Advance care paramedics will be provided with 12-lead ECG monitors to help detect STEMI heart attacks.
The monitors are to be used before a patient arrives at hospital.
The device will let a paramedic know whether a specific type of heart attack, known as an ST-segment elevated myocardial infarction, or STEMI, is underway.
Such heart attacks are caused when coronary arteries are blocked. They require immediate treatment with drugs or surgery.
If the monitor indicates such a heart attack is occurring, the paramedic can notify the hospital so that staff can prepare appropriate medication or get ready to begin surgery.
Toronto EMS staff will begin to use the device immediately on patients who report chest pains.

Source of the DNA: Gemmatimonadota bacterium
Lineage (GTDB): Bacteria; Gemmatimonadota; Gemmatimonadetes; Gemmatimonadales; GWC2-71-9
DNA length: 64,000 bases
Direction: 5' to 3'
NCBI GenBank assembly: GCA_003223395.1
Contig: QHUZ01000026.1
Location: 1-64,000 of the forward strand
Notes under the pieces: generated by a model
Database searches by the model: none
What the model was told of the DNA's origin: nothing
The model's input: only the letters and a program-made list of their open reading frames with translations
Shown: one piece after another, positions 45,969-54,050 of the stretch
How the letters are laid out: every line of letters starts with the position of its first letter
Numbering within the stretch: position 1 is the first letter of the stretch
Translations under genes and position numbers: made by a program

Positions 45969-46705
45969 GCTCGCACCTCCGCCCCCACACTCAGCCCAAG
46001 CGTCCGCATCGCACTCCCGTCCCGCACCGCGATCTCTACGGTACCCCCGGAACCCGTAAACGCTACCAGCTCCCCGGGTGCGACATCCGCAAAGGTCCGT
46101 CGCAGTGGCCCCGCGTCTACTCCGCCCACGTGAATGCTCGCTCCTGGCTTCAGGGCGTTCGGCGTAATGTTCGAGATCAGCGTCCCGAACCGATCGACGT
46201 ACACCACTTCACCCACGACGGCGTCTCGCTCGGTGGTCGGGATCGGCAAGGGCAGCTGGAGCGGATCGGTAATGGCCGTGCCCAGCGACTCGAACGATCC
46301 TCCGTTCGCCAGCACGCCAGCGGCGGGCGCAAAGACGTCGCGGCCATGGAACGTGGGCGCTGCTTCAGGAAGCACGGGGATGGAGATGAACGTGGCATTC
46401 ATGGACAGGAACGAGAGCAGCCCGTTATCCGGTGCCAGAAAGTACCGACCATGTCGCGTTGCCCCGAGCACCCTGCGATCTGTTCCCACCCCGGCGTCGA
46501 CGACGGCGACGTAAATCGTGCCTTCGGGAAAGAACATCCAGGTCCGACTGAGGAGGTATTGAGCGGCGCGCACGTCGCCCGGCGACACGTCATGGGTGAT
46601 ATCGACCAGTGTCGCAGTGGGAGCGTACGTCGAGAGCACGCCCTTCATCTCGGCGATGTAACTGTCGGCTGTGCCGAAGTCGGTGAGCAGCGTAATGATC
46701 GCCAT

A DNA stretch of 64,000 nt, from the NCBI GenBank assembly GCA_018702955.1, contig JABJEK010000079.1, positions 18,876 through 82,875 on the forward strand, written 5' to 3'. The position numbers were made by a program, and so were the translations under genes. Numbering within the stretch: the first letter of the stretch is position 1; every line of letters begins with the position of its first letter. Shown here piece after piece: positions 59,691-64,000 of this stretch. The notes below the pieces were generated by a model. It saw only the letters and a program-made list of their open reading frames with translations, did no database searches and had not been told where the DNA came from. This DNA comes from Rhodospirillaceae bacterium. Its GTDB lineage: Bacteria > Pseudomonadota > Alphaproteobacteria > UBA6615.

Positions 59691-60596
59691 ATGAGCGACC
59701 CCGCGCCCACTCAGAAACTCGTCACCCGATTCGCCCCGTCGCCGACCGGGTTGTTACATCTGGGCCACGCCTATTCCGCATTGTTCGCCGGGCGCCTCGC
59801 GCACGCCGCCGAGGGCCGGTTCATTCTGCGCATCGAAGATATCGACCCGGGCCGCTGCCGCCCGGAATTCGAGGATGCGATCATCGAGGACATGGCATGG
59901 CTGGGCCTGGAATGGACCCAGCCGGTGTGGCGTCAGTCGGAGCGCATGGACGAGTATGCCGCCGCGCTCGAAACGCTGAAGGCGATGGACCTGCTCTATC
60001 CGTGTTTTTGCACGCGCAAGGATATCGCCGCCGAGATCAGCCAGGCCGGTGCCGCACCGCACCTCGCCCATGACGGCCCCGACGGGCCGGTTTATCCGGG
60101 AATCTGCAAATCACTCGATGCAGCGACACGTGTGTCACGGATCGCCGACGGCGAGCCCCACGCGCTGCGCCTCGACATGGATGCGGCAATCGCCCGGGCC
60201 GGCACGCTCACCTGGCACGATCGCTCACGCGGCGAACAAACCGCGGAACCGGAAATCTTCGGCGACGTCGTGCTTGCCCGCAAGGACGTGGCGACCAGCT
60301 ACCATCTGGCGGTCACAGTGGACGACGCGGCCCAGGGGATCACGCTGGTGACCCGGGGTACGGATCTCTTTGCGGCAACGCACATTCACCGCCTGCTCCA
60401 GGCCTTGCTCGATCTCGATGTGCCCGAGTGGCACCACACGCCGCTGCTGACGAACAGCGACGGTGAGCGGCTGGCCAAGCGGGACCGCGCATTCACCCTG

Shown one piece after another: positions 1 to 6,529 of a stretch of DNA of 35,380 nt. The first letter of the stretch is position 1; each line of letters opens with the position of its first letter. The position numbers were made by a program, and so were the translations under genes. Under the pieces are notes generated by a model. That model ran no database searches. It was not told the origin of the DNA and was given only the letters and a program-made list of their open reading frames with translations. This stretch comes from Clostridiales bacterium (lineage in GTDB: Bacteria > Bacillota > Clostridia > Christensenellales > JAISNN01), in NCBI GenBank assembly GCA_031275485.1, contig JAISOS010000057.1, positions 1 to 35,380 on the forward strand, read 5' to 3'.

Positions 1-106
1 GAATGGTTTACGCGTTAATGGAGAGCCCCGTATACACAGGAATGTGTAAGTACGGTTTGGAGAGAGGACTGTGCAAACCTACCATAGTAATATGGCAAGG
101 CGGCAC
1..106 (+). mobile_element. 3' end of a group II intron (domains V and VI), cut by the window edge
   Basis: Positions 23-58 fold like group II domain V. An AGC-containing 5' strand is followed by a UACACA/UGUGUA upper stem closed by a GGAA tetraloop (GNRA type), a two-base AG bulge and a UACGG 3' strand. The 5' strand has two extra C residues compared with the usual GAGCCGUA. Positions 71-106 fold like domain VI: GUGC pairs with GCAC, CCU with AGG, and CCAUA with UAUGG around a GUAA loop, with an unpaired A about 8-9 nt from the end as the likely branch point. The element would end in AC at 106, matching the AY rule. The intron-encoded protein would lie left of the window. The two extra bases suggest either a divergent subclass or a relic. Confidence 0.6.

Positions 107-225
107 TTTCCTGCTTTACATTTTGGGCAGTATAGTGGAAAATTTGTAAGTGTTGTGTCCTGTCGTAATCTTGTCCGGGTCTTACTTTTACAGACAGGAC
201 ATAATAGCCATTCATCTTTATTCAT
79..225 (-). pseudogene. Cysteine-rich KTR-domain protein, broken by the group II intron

Dr. Brian Schwartz, an emergency physician and director of the Sunnybrook-Osler Centre for Prehospital Care in Toronto, said the device would enable doctors to determine more quickly the best treatment for a patient.
Schwartz said it would save valuable time.
"By treating patients more quickly, we can reduce their chances of dying significantly, and we can save much more heart muscle so people can have a better quality of life," he said.
Toronto Emergency Medical Services said Wednesday that with early diagnosis and treatment of these specific types of heart attacks, mortality rates could decrease by 10 per cent.
It estimates that about 1,200 patients a year in the city suffer from such heart attacks.